Are split-brain people really two half-persons? No, and that deepens the “mystery of consciousness”
|September 30, 2017||Posted by News under Mind, Naturalism|
From cognitive psychologist and physicist Yaïr Pinto at Aeon:
We’ve got to admit that split-brain patients feel and behave normally. If a split-brain patient walks into the room, you would not notice anything unusual. And they themselves claim to be completely unchanged, other than being rid of terrible epileptic seizures. If the person was really split, this wouldn’t be true.
To try to get to the bottom of things, my team at the University of Amsterdam re-visited this fundamental issue by testing two split-brain patients, evaluating whether they could respond accurately to objects in the left visual field (perceived by the right brain) while also responding verbally or with the right hand (controlled by the left brain). Astonishingly, in these two patients, we found something completely different than Sperry and Gazzaniga before us. Both patients showed full awareness of presence and location of stimuli throughout the entire visual field – right and left, both. When stimuli appeared in the left visual field, they virtually never said (or indicated with the right hand) that they saw nothing. Rather, they would accurately indicate that something had appeared, and where.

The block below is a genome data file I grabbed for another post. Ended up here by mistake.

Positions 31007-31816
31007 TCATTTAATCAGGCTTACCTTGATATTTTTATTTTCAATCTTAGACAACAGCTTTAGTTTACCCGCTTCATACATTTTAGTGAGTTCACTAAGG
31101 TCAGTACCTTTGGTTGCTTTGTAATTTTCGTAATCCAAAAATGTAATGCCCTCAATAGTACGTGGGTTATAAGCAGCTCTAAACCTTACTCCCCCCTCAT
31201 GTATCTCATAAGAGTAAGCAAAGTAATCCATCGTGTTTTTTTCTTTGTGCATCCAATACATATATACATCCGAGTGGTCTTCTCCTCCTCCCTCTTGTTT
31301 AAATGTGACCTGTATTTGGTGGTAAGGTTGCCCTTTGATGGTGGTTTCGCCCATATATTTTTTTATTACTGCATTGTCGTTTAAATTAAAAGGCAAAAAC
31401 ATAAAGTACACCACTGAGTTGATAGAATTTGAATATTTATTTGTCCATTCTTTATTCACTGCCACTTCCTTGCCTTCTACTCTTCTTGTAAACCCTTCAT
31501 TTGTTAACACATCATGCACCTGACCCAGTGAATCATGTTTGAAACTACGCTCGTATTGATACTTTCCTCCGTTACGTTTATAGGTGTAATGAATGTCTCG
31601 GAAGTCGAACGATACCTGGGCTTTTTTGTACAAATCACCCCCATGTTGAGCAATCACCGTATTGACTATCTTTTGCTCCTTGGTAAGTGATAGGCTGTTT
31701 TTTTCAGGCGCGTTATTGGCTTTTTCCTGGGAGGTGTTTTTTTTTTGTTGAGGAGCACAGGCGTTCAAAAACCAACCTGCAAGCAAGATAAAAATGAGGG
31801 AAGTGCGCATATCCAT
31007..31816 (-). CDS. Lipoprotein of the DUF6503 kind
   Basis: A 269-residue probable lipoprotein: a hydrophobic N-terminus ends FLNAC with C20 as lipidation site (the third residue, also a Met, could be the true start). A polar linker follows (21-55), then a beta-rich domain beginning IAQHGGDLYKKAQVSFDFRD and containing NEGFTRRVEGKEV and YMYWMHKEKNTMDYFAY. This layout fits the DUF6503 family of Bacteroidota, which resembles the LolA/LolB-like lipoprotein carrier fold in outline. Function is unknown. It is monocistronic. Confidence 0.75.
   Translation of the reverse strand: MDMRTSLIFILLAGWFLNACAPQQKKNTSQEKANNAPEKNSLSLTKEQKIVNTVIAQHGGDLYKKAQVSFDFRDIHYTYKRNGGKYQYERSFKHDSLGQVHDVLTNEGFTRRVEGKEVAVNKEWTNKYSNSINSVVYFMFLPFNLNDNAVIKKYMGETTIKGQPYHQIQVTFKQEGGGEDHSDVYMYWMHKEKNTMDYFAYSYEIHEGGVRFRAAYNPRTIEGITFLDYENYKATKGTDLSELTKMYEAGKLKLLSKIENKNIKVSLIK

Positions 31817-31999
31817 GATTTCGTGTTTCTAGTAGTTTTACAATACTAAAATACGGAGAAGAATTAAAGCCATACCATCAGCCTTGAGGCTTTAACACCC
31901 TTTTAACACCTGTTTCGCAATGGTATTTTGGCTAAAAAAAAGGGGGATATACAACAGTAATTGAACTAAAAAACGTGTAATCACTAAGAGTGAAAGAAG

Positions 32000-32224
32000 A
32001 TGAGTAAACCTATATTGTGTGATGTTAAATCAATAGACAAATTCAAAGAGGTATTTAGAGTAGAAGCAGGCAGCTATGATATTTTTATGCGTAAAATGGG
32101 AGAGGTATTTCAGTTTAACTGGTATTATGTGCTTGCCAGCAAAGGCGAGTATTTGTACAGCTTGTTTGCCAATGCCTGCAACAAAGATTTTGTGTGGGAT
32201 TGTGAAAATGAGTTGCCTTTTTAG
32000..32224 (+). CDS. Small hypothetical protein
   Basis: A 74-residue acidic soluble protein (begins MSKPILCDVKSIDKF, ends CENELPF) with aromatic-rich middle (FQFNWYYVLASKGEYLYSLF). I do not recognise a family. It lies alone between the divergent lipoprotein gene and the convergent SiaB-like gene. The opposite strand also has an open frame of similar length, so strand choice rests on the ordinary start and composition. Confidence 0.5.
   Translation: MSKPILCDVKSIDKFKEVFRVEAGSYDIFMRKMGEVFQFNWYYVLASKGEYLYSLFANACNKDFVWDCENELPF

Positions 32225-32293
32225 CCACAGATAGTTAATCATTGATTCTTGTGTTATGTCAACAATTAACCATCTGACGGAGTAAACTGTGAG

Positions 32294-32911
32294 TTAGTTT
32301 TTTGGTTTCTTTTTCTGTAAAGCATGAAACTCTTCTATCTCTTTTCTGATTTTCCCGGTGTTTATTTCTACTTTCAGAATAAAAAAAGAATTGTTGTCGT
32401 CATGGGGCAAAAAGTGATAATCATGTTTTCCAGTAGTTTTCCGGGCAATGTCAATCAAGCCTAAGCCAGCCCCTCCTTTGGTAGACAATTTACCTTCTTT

And there’s more. While the previous model provided strong evidence for materialism (split the brain, split the person), the current understanding seems to only deepen the mystery of consciousness.More.
Actually, it doesn’t deepen the mystery of consciousness so much as it gives us a sense of its depth, a depth well beyond elegant essays introducing the latest speculation.
See also: Human self-awareness without cerebral cortex
Post-modern science: The illusion of consciousness sees through itself